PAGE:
Bluma Goldstein, Pioneer of Jewish Studies at UC Berkeley, Dies at 93
Bluma Goldstein, who was the first professor to teach German-Jewish literature at UC Berkeley, passed away on January 14 at age 93. Goldstein came to Berkeley in 1960, one of very few new women on the faculty. She loved to tell the story of how the reception for new faculty was held in the Men’s Faculty Club and, as a woman, she was barred from attending. The only reason she was sent the invitation was that the organizers of the reception did not know that “Bluma” was a woman’s name. Never willing to take no for an answer, she created a scandal and was let in.
Goldstein wrote two important books in the field of Jewish Studies. The first, Reinscribing Moses, analyzed how the Jewish writers Heinrich Heine, Franz Kafka and Sigmund Freud, as well as the composer Arnold Schoenberg, each gave their own modern interpretation to the biblical figure of Moses. A second book, Enforced Marginality: Jewish Narratives of Abandoned Wives, examined the historical phenomenon and literary manifestations of the agunah, the abandoned Jewish wife who could not remarry. Not incidentally, this book arose out of her own childhood experience.
Bluma Goldstein was born on December 15, 1929 in the Bronx. Her mother, an immigrant garment worker from Lithuania, was abandoned by her husband, Goldstein’s father, when Goldstein was only a few months old. Her native language was Yiddish and Jewishness for her was never about religion. She was raised in poverty during the Great Depression. She told the story of how, at age twelve and a half, she passed herself off as sixteen, and got a job in a book warehouse. But she couldn’t figure out how to spend the money she earned without alerting her mother that she had taken a job, so, she hid it under the linoleum in the kitchen. Her mother discovered the money and was horrified that her daughter had robbed a bank. When she learned that Bluma had taken a job, she was then terrified that she would be arrested for sending her daughter for violating child labor laws.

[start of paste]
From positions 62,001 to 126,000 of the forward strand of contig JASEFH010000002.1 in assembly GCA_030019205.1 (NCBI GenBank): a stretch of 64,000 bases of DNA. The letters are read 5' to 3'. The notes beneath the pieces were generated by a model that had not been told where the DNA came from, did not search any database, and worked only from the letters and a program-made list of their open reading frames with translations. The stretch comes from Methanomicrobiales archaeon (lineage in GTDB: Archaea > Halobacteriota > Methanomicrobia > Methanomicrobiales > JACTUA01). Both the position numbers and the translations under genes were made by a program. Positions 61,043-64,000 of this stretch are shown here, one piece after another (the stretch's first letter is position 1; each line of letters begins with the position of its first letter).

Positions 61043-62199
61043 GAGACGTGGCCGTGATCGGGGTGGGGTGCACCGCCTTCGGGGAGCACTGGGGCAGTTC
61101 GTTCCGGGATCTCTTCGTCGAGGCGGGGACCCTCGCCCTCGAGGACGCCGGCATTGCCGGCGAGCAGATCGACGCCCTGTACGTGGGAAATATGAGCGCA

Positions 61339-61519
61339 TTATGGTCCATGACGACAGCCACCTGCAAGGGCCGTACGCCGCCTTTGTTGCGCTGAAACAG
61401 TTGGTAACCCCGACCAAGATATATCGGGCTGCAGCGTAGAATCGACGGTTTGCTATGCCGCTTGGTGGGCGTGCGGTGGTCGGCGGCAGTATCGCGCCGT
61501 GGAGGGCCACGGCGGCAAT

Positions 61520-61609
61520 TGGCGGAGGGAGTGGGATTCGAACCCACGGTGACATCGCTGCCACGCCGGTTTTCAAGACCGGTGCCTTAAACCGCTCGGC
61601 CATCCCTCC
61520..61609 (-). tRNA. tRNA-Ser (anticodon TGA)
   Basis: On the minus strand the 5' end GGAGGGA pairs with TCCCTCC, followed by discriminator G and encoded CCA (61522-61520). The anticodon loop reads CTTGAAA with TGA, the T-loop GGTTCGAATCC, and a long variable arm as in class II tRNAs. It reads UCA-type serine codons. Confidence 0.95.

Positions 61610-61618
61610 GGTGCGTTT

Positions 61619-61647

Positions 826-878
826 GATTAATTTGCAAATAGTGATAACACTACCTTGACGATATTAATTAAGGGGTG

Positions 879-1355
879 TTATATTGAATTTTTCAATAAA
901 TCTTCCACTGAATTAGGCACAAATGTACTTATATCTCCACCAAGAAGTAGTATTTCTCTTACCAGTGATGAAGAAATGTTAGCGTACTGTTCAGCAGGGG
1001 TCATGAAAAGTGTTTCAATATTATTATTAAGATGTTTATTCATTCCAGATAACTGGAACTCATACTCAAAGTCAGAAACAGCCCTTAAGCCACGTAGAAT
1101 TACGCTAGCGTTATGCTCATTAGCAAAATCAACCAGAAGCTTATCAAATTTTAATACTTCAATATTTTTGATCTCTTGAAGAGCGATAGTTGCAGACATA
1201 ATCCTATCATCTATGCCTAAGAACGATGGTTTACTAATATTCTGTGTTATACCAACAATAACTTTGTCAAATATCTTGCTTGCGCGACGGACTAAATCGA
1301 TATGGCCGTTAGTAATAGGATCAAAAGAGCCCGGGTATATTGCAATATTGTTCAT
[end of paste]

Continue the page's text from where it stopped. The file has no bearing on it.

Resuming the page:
When Goldstein was thirteen, her mother was diagnosed with a lung disease from inhaling fibers in the garment factory where she worked, so they moved to Detroit where she had two brothers. Goldstein finished high school in Detroit and enrolled at Wayne State University where she was trained as a social worker and worked with impoverished children. But she also got her degree in German literature and decided to apply to graduate school in that field. She was accepted by Harvard University and earned her PhD there, a remarkable success in an age when universities were not particularly open to women (not to speak of a Jewish woman studying German at Harvard!).
Goldstein was a beloved professor at UC Berkeley, teaching German and Jewish literature, as well as philosophy written in German. She also returned to her native Yiddish and taught courses in Yiddish literature as well. She inspired a love for Yiddish and its rich literature in generations of students. Engaged undergraduates sought her out and a small circle of them met with her regularly for lunch. In the 1990s, she co-chaired the Joint PhD Program in Jewish Studies together with David Biale, then at the Graduate Theological Union. Students and colleagues remember her not only for her intellect but also for her acerbic wit and love of Jewish jokes.
In addition to her academic work, Bluma Goldstein was a fearless activist, working against American intervention in Central America and against Israel’s occupation of the territories conquered in 1967. Although she had risen to the pinnacle of the academic world, she never forgot from where she came, and she remained committed up to the end of her long life to fighting for those without privilege.
Contact: David Biale (firstname.lastname@example.org or 510-414-3754)